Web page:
I had heard about this book in the last year and thought it would be fascinating to hear the perspective of someone transitioning from female and male. What privileges would he realize that he inherited? In what ways was he restrained by masculine norms? How did he exist as a man with the lived experience of being a woman in the past in a world designed and controlled by men?
Amateur is a window into Thomas’ thoughts, feelings, and experiences about his life Before and After the Transition. The vehicle for exploring his transition and masculinity in general was an article that he was going to write about training for a charity boxing match. The readers get to go along for the ride and watch as he experiences the mostly masculine world of boxing and strives to figure out what it means to be a man.
Thomas is very forthright with his past and his family—supportive mother and siblings but an abusive stepfather. He describes how he was treated and related to as a woman, and then how things flipped during and after his transition when the world started seeing him as a man.
Suddenly he was no longer invisible or discounted. He mattered in the eyes of the world. He found that by opening his mouth and using his voice, he could silence rooms. People listened to what he said. They assumed a degree of competency on his part that women continually fight for and are rarely given.
He notes not only the differences between how he was treated before and how was treated after, but how he treated women before and after. By merely training for five months for a charity boxing match, his status was elevated in the eyes of other men. He was deemed an expert of sorts. He was listened to about boxing. Never mind that he barely knew how to throw a couple different types of punches. He saw this differential at the first gym he was training at. A female trainer there had to work twice as hard to prove herself. And still she was, not discounted really, but not taken as seriously as a guy who could walk into the gym without much boxing experience.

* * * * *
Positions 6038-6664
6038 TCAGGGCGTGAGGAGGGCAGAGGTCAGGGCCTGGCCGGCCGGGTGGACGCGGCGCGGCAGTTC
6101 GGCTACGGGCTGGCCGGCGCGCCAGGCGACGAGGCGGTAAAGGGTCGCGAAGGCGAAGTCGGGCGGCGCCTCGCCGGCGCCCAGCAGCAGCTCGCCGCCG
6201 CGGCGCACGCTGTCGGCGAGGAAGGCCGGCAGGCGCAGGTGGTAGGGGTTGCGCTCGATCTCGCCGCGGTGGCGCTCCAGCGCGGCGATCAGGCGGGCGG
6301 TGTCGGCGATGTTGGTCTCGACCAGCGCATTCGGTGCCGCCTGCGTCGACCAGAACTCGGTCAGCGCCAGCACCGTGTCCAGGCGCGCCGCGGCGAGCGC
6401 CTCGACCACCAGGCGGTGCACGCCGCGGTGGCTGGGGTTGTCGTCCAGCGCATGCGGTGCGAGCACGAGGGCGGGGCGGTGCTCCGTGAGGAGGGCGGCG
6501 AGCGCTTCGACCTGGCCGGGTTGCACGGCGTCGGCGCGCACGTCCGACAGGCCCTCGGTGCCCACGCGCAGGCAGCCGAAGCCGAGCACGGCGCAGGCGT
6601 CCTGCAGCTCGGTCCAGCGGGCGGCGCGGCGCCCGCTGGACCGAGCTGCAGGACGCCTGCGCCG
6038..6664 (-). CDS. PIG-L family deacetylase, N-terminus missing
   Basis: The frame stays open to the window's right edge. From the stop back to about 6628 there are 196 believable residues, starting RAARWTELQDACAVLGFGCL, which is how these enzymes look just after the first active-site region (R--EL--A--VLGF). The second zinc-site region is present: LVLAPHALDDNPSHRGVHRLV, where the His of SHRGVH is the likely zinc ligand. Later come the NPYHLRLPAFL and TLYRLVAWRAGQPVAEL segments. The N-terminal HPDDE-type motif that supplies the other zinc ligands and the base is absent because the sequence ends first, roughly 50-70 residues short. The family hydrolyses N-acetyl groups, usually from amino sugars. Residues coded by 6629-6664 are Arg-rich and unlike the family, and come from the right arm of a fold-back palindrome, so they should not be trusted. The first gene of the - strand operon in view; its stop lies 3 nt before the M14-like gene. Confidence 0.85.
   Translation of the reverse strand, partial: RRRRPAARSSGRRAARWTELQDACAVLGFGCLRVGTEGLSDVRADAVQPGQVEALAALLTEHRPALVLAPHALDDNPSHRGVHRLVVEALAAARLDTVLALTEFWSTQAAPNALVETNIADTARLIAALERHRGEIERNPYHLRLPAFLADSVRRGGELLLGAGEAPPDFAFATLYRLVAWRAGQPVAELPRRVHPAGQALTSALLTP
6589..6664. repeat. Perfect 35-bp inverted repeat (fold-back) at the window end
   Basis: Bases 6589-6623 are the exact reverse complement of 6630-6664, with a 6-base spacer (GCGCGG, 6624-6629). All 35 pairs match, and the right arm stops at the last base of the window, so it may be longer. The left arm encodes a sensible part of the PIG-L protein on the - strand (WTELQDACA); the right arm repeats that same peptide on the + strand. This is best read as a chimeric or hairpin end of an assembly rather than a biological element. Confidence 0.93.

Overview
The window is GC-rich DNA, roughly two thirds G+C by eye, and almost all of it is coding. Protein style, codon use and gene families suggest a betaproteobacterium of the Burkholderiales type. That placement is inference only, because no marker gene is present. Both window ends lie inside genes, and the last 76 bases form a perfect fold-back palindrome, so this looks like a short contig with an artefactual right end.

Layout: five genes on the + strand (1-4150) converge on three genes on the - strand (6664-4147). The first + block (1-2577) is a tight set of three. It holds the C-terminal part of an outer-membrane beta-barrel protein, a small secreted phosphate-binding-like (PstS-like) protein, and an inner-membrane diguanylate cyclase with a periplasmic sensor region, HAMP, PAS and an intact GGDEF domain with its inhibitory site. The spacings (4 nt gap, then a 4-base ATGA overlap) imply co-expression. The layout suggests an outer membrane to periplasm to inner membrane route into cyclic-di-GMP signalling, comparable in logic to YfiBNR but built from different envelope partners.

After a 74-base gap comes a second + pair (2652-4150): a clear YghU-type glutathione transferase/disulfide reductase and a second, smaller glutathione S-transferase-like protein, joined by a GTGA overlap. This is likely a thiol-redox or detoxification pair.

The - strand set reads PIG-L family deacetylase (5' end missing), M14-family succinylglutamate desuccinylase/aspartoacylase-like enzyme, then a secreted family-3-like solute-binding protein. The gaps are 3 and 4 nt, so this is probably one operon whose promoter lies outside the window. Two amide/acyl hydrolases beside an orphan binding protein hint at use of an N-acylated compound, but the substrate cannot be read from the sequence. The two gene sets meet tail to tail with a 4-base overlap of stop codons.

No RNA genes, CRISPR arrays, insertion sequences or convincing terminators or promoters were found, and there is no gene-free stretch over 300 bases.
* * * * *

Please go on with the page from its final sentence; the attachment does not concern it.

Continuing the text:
Or his sister who had boxed for years and had expertise much beyond his own. Thomas recounts an experience where he was out walking and talking with a group. A question about boxing came up. His sister, an expert, spoke up, but was ignored. Thomas talked over her. He was listened to. She wasn’t. Not even by him. It was as though he knew all about boxing. As though he had boxed for years.
Any woman can relate to this story. Talked over. Ignored. Your experience and expertise irrelevant. You are irrelevant.
Thomas didn’t realize what he did during this conversation about boxing until later. In fact, he didn’t really realize it. His girlfriend pointed it out to him later. Of course, he felt horrible. At some point he did eventually manage to bring it up with his sister and apologize. Which is great but kind of beside the point. I could feel for his sister, my own experiences projected on her and her feelings, accepting the apology but stoically resigned to this is just what men do.
To be a man, it seems, is to fundamentally degrade women. Interestingly, Thomas mentions that the phrase “be a man” is culturally contextualized. In Denmark, “be a man” means do not be a boy. It is linked to the admonition to be an adult. In the US, “be a man” means do not be a woman. Being a man is linked to a gendered hierarchy.